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Flooded streets and destroyed homes are the immediate results of Harvey. But now, a toxic soup is threatening people and nature in a city known as the "oil capital of the world."
The rain in Texas has finally stopped falling - and the cleanup is only just beginning.
Hurricane Harvey has caused estimated damage from $150 and up to $180 billion (126 to 151 billion euros) - and those are just preliminary figures.
One thing is certain: Harvey was substantially more destructive than Hurricane Katrina, which cost New Orleans $120 billion in damages in 2005.
Harvey's death toll has climbed to at least 60. Ten of thousands have been made homeless. By some counts, up to a million cars were made unusable - and 185,000 buildings were damaged.
According to authorities, 70 percent of the region around Houston was under at least 18 inches (45 centimeters) of water at some point.
Many climate scientists have linked in particular the record rainfall to global warming.
The storm dumped at least 27 trillion gallons (102 trillion liters) of rain on Texas and Louisiana - some of this enormous amount has found its way not only into houses, but also into factories and chemical plants, as well.
Houston has been called the "oil capital of the world" - and oil is a dirty business.
Black smoke over Texas
Water flooded a chemical plant in Crosby, Texas, owned by the France-based chemical company Arkema.
The water inside the plant was up to 6.6 feet (2 meters) deep.
Arkema produces organic peroxides - reactive chemicals that need to be stored at low temperatures. They are used in the production of plastics, medicines and paints. Some of these are petroleum-based.
When the electrical power supply for the refrigeration mechanism went down, the chemicals exploded.
Arkema said the best course of action was to let the fire burn itself out. But as long as not all chemicals had burned themselves out, further explosions were likely.
Arkema then decided, in cooperation with the authorities, to deliberately set fire to the remaining chemicals.
Authorities ordered evacuation for all remaining workers, and for everyone within a 1.5-mile (2.4-kilometer) radius.
Black smoke was seen rising from the damaged plant after the explosion.
The Texas environmental agency called the smoke "especially acrid and irritating," and said it can impair breathing and inflame the eyes, nose and throat.
Consequences for the environment are not yet known.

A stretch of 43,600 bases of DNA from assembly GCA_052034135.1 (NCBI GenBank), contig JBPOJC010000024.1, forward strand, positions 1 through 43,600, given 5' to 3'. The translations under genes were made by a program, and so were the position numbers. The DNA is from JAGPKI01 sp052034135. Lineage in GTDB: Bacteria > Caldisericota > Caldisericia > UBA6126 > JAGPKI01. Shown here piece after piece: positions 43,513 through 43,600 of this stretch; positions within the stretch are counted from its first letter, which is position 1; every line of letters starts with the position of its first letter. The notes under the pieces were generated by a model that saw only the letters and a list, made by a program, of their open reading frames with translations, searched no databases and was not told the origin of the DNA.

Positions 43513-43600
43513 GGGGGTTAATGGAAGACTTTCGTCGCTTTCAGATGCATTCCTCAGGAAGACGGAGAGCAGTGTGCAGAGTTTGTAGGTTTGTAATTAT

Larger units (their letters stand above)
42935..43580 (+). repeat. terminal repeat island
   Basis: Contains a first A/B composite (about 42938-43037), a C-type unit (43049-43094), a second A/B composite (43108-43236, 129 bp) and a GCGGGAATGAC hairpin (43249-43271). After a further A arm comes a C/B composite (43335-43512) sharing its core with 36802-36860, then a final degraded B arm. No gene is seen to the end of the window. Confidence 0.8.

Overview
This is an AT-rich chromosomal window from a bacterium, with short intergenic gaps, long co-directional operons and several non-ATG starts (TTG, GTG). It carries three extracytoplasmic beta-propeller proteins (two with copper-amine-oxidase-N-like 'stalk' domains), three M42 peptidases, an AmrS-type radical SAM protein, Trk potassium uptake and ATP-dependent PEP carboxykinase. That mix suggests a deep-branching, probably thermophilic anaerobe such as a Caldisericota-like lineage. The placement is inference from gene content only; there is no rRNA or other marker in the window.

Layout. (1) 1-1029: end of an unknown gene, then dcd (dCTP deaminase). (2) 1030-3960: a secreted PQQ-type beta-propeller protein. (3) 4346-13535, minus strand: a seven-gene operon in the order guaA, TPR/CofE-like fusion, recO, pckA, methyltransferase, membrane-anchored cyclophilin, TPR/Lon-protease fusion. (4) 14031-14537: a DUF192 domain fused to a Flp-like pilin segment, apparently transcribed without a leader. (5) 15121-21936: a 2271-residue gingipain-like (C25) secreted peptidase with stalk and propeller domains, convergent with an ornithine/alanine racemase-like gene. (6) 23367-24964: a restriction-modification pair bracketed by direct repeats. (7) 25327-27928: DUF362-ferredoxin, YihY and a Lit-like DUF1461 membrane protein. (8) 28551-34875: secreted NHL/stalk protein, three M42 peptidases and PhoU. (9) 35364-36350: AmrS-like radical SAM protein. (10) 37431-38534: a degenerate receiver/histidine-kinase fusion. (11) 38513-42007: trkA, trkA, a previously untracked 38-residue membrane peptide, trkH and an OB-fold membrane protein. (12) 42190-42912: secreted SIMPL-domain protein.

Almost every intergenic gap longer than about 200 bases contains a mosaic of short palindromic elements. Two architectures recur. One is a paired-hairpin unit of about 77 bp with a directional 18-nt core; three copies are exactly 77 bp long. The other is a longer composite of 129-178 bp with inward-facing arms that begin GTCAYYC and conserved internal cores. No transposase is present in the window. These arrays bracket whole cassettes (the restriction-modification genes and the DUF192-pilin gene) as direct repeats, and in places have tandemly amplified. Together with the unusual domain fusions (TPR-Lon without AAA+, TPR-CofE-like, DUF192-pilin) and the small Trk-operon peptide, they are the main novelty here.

On Saturday, the Environmental Protection Agency (EPA) said it had reviewed aerial imagery confirming that Harvey had flooded and/or damaged 13 "Superfund" sites in Texas. Superfund sites are among the most polluted places in the nation - including toxic waste sites and former industrial sites.
The EPA said that two of these sites - Falcon Refinery and the Brine Service - had been inspected, and did not require emergency cleanup.
EPA said they were not able to physically visit the other sites, as they "have not been accessible by response personnel" due to the flooding. The agency estimated it would take 10 to 15 days for the floodwaters to recede and make closer inspections possible.
On Monday, EPA and Texas Commision of Environmental Quality (TCEQ) technical staff inspected the grounds of three other Superfund sites around Houston by boat.
"The TCEQ is working closely with the EPA and local officials to assess the status of Superfund sites in the affected area. We will continue this as sites are safely accessible," said TCEQ Chairman Bryan Shaw.
The worry is that floodwaters flushed poisonous substances and heavy metals into the area.
Hurricane Harvey had an immeasurable effect on the people of Houston - now they have to worry for their health
Pre-Harvey Houston was a concrete jungle without many green spaces - that became a problem when the floods hit.
Water had no chance to drain away.
Houston is the fourth-biggest city in the United States - and authorities had allowed many buildings to be constructed in flood-prone areas.
To make matters worse, two major water reservoirs had overflowed, and a levee at Columbia Lakes was breached under the water's weight.
"Houston didn't just flood - it flooded with contaminated water," said Brian Zabcik, a clean water advocate at Environment Texas.
"Anyone who was forced to swim or wade through high waters should be alert for any possible signs of illness, especially stomach or gut problems."
On its website, EPA advised people to have as little contact as possible with floodwater.
It contains wastewater from sewers - including bacteria and other pathogens - as well as other hazardous substances. In any case, it should be boiled before drinking.
Brewing companies halted beer production to provide cans with drinking water for Harvey victims, which were distributed by American Red Cross staff.
The extent to which the flooding has polluted the environment - and drinking water sources - is expected to become clearer over the weeks to come.